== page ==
Three Older Wines

Like most people who write about wines, I often receive samples to taste – two of each kind the winery makes, lest one of the bottles be corked. The open bottles get drunk or given away, as do the lighter second bottles, whereas the bottles one might call “substantial” or “important” – Riserva, Brunello, Amarone and so on, tend to accumulate, because though they are good, they are more difficult to pair, as they require equally “important” foods of a sort we don’t eat daily.

I was therefore delighted when Elisabetta’s Aunt Adriana called to say that the local hunting club had given her some freshly killed wild boar, and were we interested in coming for pasta with wild boar ragù followed by stewed boar and grilled chicken?

We were, and I hastened to select three wines

Lo Locco Carmignano Riserva DOC 1991
Lo Locco was a tiny winery, with less than a hectare of vineyards, that I visited the first time I went to Carmignano almost 20 years ago. Though an Internet search will still turn up results – on business white pages type sites – the winery doesn’t present wines under the Lo Locco label at the annual Carmignano vintage presentation, and I am not sure if they still make wine for other than private consumption or not. In short, a unique bottle; once drunk there would be no more.

Garnet with some orange in the rim; it’s clearly mature but not aged.  The bouquet is elegant, with dried flowers, some savory notes, spice, slight dried leaves and fairly intense tobacco, and slight herbal notes underlain by sour cherries. A lot going on, and both very fresh and very much alive. On the palate it’s ample and silky with more sour cherry  fruit and sour berry fruit acidity supported by tannins that are savory and silky with slight leaf tobacco accents and flows into a fairly long savory finish. Quite elegant and very pleasant to drink, with a great many facets that emerged in the glass. Carmignano is a long-lived wine, and this bottle, made quite traditionally, aging in larger wood (not a huge cask, but larger than a barrique), revolved around the grapes, especially in terms of acidity and the tannic structure, and was as a result all the more interesting, a voice from the past one rarely encounters in more recent bottles.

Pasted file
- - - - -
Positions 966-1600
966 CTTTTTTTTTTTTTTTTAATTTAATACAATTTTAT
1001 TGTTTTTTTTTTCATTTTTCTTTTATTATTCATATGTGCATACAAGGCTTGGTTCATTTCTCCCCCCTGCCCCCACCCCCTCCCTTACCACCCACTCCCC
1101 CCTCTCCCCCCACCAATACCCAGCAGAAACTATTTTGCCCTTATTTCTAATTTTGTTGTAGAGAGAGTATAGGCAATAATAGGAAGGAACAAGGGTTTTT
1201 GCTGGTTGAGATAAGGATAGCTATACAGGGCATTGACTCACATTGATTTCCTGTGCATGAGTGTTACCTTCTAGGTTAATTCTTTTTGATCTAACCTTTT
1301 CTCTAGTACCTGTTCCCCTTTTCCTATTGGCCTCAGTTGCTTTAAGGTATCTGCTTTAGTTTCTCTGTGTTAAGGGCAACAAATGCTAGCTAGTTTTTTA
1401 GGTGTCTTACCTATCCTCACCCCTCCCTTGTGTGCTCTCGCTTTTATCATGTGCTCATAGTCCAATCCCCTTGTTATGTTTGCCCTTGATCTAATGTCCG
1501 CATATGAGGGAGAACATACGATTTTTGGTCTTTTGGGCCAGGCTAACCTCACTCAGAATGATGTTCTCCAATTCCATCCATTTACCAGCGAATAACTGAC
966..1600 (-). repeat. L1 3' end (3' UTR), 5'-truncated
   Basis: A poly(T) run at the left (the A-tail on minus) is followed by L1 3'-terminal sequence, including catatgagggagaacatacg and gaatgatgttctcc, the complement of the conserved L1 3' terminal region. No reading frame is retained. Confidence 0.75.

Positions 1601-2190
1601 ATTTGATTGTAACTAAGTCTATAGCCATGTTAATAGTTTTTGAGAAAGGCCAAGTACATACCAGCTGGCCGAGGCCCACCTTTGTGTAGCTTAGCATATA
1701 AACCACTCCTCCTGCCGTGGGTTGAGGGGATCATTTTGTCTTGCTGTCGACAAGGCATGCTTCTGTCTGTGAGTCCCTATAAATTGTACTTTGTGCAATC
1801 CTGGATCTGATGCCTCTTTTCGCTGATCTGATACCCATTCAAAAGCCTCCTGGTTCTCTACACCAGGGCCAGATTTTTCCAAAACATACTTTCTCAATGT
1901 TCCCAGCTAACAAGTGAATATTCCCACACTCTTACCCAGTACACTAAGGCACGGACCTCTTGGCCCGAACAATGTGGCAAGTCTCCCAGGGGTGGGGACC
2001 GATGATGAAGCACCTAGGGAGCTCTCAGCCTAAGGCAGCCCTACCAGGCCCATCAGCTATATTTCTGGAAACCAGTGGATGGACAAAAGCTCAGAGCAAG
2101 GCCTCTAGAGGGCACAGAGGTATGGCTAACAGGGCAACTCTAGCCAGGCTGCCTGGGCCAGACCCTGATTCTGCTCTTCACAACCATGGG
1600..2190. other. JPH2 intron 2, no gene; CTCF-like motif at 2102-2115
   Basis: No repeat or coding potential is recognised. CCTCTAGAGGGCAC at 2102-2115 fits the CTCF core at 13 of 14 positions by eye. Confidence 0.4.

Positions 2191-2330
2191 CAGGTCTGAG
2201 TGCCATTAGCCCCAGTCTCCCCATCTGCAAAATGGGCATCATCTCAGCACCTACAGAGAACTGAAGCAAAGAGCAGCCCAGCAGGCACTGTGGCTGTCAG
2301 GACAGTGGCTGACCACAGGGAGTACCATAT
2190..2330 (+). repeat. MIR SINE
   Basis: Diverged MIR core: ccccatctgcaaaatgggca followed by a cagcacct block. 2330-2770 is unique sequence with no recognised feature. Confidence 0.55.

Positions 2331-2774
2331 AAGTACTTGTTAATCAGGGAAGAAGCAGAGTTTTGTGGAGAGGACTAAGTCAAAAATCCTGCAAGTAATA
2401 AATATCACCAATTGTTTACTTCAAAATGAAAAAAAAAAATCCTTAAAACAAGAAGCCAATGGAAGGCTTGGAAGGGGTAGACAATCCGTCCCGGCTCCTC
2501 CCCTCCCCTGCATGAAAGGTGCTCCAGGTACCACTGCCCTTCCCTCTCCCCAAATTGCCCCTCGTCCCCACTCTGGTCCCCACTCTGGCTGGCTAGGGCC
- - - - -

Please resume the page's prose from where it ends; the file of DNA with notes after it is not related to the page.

92-3

Prunotto Barbaresco DOCG 1996
1996 was one of the finest vintages in recent memory for the Langhe, yielding wines that couple power with supple finesse, and to be honest, were someone to tell me I could only drink one Piemontese vintage from the 90s, this would likely be the one I selected. I have always found the wines from Prunotto, which is large by Piemontese standards, to be solid and well crafted, in a fairly straight forward key – there’s not as much complexity as with some others —  and was therefore quite curious about their 1996 Barbaresco base.

Deep garnet with some orange in the rim. The bouquet is moderately intense, with rosa canina and savory accents supported by sour cherry  fruit and slight greenish vegetal notes of the sort that are more common in Northern Piemontese Nebbiolo, but do occasionally occur in Langa too. Deft in a fairly straight forward key; the Italian that comes to mind is Tutto d’Un Pezzo, hued from a solid block. On the palate it’s full, with rich bright sour cherry  fruit supported by smooth silky tannins that have a sight underlying bitterness and flow into a clean rather bitter sour berry fruit finish. It’s quite approachable and still very young, and while it’s not a wine one would necessarily sip, swish, and plumb for hours, it is a very solid expression of Nebbiolo and a wine that will work very well with foods, supporting what it’s served with handsomely and leading – assuming the dish is up to it — to a sum that’s greater than the parts. Adriana’s stewed boar certainly was.